After submitting an entry and the competition ends, you sometimes have to wait weeks for a scoresheet to come in the mail, if it shows up at all.  With Brewerwall, if the competition organizers chooses so, they could scan in the scoresheets and upload them to the competition entry.  This would save on time and postage of the competition.

Tell us a little bit about yourself and how you built Brewerwall:

When and how did you start brewing?

I started brewing after I was gifted a Mr. Beer kit. It was a Christmas present, but didn’t get around to using it until May 6, 2012.

What was your first homebrewing equipment setup like?

If you don’t count the Mr. Beer kit, I started off with a 7 gallon stainless kettle and propane burner for extract brews.  I got bit by the homebrew bug hard after this and everything escalated quickly!  A lot of which can be followed along on my homebrewing Instagram account here.

What was the first thing you ever brewed? How did it turn out?

The very first beer I brewed was a Red Ale. I totally missed my volume and I am pretty sure I pitched dead yeast and had to dump it.  I was not off to a great start, but was determined to get it right.

What is your current homebrewing setup like?

Currently I brew 10 gallon batches on my homemade rig. Currently using 2 x 14 Gallon MoreBeer Heavy Duty kettles and an old Miller rubber coated keg as a mash tun. I use a Spike 15 gallon fermenter and I have an older 14 gallon Blichmann Fermenator. Sadly I haven’t been brewing as often as I like lately. 2020 was a bit of wild ride so brewing was slowed. Even working on Brewerwall took a hit for a few months with moving the family and general chaos around the holidays.

How did you develop an interest in starting a business in the brewing and craft beer industry?

It was a combination of passions. I went to college for Computer Science and grew an interest in web development in the mid 2000’s. As I started brewing, I started to relate brewing to programming in the physical world. It had the same pragmatic steps as you would with building applications, except at the end of the process you could hand someone a beer!

How did you come to the idea of starting Brewerwall?

Brewerwall initially was a way to combine data for other brewers and beer nerds.  There was a vast amount of data spread out over many sites.  So aggregating that data seemed like a good idea and beneficial to all.

When did you start developing the idea? When did you launch?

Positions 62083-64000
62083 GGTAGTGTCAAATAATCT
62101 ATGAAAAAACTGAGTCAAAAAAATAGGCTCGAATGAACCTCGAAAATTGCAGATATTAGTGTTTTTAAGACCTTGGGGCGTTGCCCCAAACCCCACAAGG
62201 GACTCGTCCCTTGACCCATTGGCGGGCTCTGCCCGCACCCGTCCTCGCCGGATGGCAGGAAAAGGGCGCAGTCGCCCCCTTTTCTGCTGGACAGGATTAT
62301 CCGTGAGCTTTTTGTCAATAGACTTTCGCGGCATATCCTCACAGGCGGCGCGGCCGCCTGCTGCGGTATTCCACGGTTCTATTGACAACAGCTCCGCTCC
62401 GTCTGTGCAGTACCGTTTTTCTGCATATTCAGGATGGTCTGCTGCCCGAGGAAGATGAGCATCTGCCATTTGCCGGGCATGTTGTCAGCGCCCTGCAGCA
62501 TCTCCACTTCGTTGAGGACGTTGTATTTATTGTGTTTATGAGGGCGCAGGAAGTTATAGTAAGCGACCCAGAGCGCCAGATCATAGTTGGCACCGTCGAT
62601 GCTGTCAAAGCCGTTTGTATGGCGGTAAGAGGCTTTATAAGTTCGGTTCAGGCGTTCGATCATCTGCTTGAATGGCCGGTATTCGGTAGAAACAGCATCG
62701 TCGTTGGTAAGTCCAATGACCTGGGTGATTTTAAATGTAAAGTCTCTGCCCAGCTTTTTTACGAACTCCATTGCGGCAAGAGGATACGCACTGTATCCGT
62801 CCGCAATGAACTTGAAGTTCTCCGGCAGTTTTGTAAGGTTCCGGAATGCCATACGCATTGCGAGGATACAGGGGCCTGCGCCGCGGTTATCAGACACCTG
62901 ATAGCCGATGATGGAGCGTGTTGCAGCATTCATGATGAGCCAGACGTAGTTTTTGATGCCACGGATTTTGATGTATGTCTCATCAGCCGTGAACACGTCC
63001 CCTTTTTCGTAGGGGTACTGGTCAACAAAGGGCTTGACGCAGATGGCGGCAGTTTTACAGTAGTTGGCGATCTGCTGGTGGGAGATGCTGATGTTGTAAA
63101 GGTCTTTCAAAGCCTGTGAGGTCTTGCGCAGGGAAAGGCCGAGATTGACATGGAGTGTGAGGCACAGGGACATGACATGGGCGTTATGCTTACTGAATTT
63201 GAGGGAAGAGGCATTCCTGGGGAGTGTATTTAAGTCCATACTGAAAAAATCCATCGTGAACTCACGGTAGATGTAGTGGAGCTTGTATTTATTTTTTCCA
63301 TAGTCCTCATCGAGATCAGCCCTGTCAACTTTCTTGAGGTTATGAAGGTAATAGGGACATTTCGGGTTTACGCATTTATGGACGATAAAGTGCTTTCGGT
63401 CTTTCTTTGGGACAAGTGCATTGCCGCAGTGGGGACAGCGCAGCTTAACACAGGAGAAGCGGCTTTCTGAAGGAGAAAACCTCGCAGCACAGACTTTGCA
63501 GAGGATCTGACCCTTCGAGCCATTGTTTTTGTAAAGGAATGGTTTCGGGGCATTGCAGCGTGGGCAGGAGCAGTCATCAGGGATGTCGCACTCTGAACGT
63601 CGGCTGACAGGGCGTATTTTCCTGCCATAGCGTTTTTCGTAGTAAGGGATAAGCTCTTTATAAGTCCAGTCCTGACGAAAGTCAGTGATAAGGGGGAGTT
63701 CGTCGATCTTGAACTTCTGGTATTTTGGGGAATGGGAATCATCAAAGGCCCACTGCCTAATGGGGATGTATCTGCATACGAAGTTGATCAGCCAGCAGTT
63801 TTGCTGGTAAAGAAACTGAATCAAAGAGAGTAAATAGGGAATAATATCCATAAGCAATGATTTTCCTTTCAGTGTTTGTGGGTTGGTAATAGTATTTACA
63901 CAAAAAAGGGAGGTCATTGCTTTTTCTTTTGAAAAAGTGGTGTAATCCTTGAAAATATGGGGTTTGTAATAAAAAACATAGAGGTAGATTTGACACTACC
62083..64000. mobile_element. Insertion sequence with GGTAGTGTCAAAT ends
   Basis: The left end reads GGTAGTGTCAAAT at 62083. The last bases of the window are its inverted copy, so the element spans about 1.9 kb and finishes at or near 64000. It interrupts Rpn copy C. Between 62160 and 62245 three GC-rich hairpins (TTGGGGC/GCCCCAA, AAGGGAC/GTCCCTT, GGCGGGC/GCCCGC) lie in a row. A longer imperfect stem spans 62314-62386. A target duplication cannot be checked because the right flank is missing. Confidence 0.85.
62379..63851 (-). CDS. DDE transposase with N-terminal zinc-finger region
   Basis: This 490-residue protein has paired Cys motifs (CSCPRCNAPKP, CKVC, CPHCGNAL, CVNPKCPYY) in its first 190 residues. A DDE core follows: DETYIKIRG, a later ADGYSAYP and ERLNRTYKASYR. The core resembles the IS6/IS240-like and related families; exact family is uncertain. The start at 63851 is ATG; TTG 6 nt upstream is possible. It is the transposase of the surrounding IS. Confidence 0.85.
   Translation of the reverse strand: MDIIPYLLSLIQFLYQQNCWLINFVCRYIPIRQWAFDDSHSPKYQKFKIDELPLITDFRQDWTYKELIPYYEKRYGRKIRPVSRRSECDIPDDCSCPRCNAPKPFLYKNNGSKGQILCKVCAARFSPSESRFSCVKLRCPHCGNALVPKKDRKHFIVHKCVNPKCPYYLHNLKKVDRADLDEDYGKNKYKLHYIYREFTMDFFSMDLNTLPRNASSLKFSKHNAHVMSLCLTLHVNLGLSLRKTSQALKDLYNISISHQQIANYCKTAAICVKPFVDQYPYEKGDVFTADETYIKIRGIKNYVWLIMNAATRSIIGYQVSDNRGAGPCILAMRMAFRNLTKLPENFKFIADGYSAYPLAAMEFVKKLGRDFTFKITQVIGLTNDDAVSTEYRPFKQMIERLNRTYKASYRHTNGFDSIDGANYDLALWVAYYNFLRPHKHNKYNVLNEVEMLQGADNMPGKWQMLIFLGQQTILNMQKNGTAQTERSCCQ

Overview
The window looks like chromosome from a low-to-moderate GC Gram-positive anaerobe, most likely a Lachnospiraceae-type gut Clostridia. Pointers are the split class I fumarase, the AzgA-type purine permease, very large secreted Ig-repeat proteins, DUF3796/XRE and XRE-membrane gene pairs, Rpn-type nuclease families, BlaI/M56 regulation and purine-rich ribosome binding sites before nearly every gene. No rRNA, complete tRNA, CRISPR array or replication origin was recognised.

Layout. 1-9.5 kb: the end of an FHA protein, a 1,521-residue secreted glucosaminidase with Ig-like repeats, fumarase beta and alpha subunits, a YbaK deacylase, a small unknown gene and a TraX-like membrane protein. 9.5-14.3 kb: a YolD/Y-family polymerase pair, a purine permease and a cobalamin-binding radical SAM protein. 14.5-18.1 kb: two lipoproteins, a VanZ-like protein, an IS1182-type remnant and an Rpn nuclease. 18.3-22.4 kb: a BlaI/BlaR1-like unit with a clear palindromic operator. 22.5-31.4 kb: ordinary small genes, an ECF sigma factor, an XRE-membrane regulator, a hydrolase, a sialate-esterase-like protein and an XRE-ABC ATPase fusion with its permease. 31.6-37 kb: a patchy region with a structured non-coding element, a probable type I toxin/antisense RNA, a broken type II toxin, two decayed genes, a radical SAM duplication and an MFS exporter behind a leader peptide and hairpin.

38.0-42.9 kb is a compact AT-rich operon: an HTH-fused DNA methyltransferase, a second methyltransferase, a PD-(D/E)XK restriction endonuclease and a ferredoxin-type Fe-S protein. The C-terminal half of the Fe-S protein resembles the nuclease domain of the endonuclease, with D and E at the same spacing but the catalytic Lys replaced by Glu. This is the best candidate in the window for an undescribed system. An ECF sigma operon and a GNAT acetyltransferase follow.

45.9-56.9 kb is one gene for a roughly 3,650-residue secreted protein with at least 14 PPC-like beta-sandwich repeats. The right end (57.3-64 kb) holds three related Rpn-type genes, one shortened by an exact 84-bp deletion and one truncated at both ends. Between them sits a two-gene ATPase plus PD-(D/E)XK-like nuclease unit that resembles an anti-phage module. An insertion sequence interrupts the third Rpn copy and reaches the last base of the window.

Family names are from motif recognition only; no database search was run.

Brewerwall first started around 2015 as a data repository for brewing ingredients.  This included hops, yeasts and beer style definitions. There were also a handful of calculation tools and SRM color charts.  Starting in late 2019, I started planning the idea of pivoting the site to an online competition management system.  It hasn’t launched yet, but trying to shoot for a limited Beta release in the summer of 2021.

Why did you create Brewerwall?

Seeing the current offerings on the market, between insecure legacy systems and DIY installs, I felt like I could contribute to the home brewing community by creating a centralized system.

What are your goals for the future of Brewerwall? Where would you like to see your business in one year? Five?

In the first year, once the beta is released, I am hoping to work with local competition organizers to fine-tune workflows.  Once that has been refined some, freely opening it up to everyone nationally is the goal.  In 5 years, I hope to have full adoption of the home-brew community and becoming somewhat of a standard.  My absolute dream goal would be to host the National Homebrew Competition!

What is one thing you wish you had known before starting Brewerwall?

I don’t think it was something I didn’t know, but was in denial about.  Working on a side project while having a full time job and family is TIME CONSUMING! Early on I would get stressed about getting things done quickly, but now if I can get a little done every night I am content.

What was your greatest success starting Brewerwall?

So far, since the service hasn’t been release yet, it was creating a publicly accessible API for brewing ingredients.  A few other developers in the wild saw value in it and contributed to the data.  Also, developers building small apps on top of the API to access the information.  For example, the All the Hops Data: https://api.brewerwall.com/hops.

What was your greatest failure in starting Brewerwall, and what did you learn from it?

The greatest failure has been consistency with development progress.  Being a “side project” has made it difficult to keep with specific deadlines or release dates.  For now, I try to hit more flexible deadlines, hence the Beta release in the Summer of 2021. 

What is one common myth about organizing and managing a homebrewing competition that you want to debunk?

That organizing a competition is a lot of manual work. I think by today’s standards it is, so it’s definitely not a myth.  However, it’s the problem I want to solve. There are so many steps in the process of creating and managing a homebrew competition that can be automated or solved with proper workflows. My goal is to have Brewerwall solve those problems through automation and management tools.

What is the number one piece of advice that you would give to someone who is interested in creating their own homebrewing competition?

Ask the community for help! The greatest thing about the homebrew community is the over pouring of help you can get. If you are wanting to start a competition, you definitely aren’t the first person to do it.  Ask questions and read everything you can because there is a ton of information out there.

How can people connect with you?

Thank you so much for sharing your story with us today! Best of luck to you and the Brewerwall in the future!



Are you a brewery or beer industry business owner with a story to share? Send us an email at john@brewtogether.com or leave a comment below if you would like to be featured in this article series!